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Understanding charge transfer processes between graphene and functional materials is crucial from the perspectives of fundamental sciences and potential applications, including electronic devices, photonic devices, and sensors. In this study, we present the charge transfer behavior of graphene and amine-rich polyethyleneimine (PEI) upon CO2 exposure, which was significantly improved after introduction of hygroscopic polyethylene glycol (PEG) in humid air. By blending PEI and PEG, the number of protonated amine groups in PEI was remarkably increased in the presence of water molecules, leading to a strong electron doping effect on graphene. The presence of CO2 gas resulted in a large change in the resistance of PEI/PEG-co-functionalized graphene because of the dramatic reduction of said doping effect, reaching a maximum sensitivity of 32% at 5, 000 ppm CO2 and an applied bias of 0.1 V in air with 60% relative humidity at room temperature. This charge transfer correlation will facilitate the development of portable graphene-based sensors for real-time gas detection and the extension of the applications of graphene-based electronic and photonic devices.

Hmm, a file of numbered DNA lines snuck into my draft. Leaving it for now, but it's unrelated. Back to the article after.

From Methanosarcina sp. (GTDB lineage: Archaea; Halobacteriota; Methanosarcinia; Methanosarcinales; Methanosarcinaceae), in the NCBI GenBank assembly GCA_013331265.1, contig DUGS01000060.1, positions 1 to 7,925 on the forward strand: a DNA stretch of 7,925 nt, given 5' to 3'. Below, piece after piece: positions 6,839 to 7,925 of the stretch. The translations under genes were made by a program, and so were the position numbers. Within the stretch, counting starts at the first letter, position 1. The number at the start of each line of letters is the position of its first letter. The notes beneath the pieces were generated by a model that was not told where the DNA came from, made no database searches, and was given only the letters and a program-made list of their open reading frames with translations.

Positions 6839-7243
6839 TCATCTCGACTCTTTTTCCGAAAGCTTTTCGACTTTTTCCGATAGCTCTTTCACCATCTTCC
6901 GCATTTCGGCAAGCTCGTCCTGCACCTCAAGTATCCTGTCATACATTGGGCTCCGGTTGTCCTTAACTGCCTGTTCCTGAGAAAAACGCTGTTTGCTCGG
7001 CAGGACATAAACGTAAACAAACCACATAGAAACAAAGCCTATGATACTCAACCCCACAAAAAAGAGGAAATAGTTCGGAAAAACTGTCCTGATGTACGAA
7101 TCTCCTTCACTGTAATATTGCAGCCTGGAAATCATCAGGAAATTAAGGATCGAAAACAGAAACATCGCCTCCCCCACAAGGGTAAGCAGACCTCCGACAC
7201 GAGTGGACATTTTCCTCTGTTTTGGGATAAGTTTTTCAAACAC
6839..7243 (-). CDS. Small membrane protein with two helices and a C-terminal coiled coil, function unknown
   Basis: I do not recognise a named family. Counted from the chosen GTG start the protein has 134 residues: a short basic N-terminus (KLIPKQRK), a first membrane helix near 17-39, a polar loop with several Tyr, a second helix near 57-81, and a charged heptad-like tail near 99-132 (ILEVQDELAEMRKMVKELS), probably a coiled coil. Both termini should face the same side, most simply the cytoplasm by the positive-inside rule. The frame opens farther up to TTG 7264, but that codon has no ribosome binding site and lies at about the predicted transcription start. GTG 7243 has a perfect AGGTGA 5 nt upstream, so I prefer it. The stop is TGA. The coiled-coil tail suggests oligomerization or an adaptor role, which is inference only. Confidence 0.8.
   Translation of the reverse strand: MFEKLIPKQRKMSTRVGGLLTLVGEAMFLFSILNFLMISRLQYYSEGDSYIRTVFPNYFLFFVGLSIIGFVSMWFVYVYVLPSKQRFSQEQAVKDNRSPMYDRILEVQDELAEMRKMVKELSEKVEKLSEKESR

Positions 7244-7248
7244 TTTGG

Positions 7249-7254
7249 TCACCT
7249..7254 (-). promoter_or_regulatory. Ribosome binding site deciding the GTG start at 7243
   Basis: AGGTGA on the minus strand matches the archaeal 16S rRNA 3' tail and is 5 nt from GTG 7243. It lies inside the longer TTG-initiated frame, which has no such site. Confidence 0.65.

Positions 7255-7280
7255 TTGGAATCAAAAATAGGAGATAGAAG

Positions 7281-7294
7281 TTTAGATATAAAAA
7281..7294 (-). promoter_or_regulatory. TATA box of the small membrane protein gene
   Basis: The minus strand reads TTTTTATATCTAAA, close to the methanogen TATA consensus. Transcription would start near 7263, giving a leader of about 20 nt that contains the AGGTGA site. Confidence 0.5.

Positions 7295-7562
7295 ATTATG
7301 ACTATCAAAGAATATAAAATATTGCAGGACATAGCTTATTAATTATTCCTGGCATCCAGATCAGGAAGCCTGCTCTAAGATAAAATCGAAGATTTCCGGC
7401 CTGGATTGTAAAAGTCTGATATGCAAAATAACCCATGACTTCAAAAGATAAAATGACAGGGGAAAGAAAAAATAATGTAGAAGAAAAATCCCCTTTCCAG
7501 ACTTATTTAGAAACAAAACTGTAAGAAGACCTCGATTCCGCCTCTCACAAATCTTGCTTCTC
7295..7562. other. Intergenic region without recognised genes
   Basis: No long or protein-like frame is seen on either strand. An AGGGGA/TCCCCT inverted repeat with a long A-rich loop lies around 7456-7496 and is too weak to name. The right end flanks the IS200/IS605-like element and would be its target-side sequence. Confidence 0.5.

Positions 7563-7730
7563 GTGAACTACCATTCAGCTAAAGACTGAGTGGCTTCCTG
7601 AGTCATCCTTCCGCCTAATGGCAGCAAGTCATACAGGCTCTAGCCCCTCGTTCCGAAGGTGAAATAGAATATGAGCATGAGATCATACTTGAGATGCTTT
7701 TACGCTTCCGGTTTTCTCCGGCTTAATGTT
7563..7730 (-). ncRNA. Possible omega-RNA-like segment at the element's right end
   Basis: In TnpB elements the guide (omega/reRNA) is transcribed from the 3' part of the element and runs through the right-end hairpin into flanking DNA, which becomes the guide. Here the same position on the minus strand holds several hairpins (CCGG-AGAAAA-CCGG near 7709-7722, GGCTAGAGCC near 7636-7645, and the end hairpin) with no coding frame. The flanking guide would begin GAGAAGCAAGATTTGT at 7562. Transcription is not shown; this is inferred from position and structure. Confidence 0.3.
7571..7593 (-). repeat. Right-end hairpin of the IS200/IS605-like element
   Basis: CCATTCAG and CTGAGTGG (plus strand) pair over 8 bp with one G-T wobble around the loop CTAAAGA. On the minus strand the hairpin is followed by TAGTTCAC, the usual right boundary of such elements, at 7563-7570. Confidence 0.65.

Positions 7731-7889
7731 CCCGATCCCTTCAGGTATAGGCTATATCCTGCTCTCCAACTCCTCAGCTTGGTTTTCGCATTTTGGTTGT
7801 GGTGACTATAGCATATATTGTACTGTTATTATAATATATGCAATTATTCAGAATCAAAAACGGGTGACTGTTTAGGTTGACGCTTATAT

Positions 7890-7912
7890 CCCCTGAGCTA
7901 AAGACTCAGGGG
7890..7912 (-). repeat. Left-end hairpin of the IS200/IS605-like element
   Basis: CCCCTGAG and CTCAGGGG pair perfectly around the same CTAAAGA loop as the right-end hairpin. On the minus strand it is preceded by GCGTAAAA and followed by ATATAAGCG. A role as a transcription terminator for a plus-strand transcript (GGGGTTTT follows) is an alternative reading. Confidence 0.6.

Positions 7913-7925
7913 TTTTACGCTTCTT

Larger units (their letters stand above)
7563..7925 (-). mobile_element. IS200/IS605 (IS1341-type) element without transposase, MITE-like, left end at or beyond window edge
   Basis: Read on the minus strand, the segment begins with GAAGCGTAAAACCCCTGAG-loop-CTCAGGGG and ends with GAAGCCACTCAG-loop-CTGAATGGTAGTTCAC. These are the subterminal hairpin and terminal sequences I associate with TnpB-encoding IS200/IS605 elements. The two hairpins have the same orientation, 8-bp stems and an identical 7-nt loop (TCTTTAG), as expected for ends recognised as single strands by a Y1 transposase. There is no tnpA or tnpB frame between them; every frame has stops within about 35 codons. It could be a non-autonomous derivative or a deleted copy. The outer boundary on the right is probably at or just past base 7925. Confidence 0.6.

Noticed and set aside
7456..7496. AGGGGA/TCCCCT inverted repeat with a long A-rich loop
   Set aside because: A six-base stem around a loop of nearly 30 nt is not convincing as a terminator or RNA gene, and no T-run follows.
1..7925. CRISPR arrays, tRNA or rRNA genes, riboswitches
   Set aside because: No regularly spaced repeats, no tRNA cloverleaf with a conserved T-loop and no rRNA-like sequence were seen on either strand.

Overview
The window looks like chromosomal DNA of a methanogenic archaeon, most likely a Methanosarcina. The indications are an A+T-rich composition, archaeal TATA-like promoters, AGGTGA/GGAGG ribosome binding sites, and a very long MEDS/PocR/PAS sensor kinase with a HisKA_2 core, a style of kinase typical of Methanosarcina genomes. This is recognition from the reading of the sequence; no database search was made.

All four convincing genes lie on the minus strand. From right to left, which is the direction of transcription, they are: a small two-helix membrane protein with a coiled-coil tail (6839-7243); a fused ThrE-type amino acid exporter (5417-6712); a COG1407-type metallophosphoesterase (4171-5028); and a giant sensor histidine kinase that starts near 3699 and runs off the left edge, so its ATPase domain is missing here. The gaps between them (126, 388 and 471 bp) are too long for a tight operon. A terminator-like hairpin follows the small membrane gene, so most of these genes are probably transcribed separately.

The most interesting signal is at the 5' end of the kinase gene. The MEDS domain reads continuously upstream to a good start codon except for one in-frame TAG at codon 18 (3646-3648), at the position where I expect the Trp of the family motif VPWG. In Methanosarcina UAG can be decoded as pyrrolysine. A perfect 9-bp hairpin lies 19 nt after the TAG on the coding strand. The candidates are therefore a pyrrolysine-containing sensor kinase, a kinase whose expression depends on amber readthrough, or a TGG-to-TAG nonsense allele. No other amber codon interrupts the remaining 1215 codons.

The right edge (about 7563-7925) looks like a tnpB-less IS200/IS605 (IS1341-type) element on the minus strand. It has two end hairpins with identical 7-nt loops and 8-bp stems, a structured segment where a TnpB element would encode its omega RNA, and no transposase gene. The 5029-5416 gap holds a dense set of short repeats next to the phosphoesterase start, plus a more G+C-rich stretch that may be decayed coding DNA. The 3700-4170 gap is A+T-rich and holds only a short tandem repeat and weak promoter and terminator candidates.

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Publication history

Received: 23 July 2017
Revised: 10 September 2017
Accepted: 15 September 2017
Published: 02 August 2018
Issue date: July 2018

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© Tsinghua University Press and Springer-Verlag GmbH Germany 2017

Acknowledgements

Acknowledgements

This work was supported by the Future Semiconductor Device Technology Development Program (No. 10044868) funded by Ministry of Trade, Industry & Energy (MOTIE) and Korea Semiconductor Research Consortium (KSRC), Creative Materials Discovery Program through the National Research Foundation of Korea (NRF) funded by the Ministry of Science and ICT (No. 2017M3D1A1040828), the National Research Foundation of Korea (NRF) through the government of Korea (MSIP) (No. 2016R1A4A1012929), Global Frontier R & D Program through the Global Frontier Hybrid Interface Materials (GFHIM) of the National Research Foundation of Korea (NRF) funded by the Ministry of Science, ICT & Future Planning (No. 2013M3A6B1078873), the GIST Research Institute (GRI) grant funded by the GIST in 2017, and the Materials & Devices Advanced Research Institute of LG Electronics Inc. in Seoul, Korea.

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Email: nanores@tup.tsinghua.edu.cn

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